Breast Cancer/Breast Radiation Therapy

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Breast Cancer/Breast Radiation Therapy

After surgery for breast cancer, there remains a risk of a recurrence of the cancer in the breast over subsequent years, even when the surgeon has completely removed the cancer that can be seen. Giving a course of radiotherapy after surgery reduces this risk.

Without radiotherapy, trials have shown a risk of recurrence in up to 40% of women by 12 years after surgery. If radiotherapy is given, this is reduced to approximately 2-3% of women.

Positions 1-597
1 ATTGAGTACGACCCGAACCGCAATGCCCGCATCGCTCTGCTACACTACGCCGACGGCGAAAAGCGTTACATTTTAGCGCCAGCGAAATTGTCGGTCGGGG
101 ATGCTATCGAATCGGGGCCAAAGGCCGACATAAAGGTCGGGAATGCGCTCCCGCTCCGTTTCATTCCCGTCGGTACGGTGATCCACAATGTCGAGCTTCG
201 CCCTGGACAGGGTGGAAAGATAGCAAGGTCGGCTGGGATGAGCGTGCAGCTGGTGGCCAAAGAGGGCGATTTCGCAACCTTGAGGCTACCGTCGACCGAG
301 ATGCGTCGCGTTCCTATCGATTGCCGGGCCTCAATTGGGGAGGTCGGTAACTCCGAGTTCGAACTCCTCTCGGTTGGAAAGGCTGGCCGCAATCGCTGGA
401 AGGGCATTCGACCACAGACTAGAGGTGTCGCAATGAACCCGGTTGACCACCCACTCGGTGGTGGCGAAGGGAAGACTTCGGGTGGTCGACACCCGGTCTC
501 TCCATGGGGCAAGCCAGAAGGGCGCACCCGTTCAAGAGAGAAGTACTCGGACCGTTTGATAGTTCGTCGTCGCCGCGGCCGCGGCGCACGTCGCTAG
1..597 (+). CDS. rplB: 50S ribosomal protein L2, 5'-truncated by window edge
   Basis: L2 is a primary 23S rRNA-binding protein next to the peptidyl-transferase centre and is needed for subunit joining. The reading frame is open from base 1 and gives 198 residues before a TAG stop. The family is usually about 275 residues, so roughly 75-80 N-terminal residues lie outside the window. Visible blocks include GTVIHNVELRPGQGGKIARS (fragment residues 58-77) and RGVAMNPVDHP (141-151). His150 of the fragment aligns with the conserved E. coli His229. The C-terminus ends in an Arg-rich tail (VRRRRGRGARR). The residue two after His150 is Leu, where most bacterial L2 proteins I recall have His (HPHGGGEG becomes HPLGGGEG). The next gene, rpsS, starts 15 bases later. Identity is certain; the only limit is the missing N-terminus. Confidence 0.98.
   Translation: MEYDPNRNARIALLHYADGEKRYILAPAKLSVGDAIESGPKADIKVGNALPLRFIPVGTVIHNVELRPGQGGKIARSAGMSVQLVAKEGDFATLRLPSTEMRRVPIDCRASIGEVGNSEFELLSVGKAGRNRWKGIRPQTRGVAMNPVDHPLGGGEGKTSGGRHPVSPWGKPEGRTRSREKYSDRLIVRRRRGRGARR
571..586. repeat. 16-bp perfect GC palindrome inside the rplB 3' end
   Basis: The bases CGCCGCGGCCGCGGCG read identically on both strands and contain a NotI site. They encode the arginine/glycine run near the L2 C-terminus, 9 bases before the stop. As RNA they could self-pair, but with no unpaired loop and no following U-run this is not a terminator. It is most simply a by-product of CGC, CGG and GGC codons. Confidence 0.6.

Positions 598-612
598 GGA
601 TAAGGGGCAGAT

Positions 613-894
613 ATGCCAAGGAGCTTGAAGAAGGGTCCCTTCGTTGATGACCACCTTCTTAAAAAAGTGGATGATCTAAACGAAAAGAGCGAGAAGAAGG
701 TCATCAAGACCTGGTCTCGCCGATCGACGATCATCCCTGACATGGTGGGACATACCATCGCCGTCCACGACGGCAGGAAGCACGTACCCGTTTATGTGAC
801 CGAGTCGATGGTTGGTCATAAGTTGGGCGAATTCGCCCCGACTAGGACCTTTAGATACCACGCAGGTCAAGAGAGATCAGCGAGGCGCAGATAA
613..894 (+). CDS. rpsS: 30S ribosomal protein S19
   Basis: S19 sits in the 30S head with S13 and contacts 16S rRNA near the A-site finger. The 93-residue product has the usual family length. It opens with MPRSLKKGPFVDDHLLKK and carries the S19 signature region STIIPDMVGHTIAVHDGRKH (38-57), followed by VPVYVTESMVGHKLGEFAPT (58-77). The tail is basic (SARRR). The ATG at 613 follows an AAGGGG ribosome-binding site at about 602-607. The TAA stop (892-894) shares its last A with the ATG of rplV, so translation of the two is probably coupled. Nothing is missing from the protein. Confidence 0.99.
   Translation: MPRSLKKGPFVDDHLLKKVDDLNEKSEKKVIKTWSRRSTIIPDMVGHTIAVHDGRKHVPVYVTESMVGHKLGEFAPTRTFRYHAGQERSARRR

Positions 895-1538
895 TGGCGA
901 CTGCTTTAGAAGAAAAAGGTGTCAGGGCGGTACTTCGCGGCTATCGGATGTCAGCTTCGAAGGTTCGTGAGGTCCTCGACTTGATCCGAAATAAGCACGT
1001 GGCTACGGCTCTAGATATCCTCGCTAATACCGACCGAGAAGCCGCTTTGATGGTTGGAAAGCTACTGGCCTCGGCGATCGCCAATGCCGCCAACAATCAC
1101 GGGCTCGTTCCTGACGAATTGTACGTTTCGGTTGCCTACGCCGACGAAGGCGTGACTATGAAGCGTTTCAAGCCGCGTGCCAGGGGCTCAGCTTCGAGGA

What does the procedure involve?

You will be positioned on the breast board, as done for a CT scan machine. The treatment machines have a camera system attached which uses infra-red lights to help get you into the correct position and will also detect movement during the radiotherapy. You will need to remove your clothing from the waist up in order to use the camera system. 

The machine will then move to the first treatment position. A monitor will be attached to your skin to check your treatment. The radiographers then take a scan of treatment area and then deliver the treatment. 

It is very important you remain still. You will not feel anything during the treatment, but you will hear a buzzing noise as the treatment is delivered. 

Each treatment position takes between one and two minutes to treat, but the total time of your first treatment will be up to 20 minutes. Subsequent treatments should take between 10 and 20 minutes.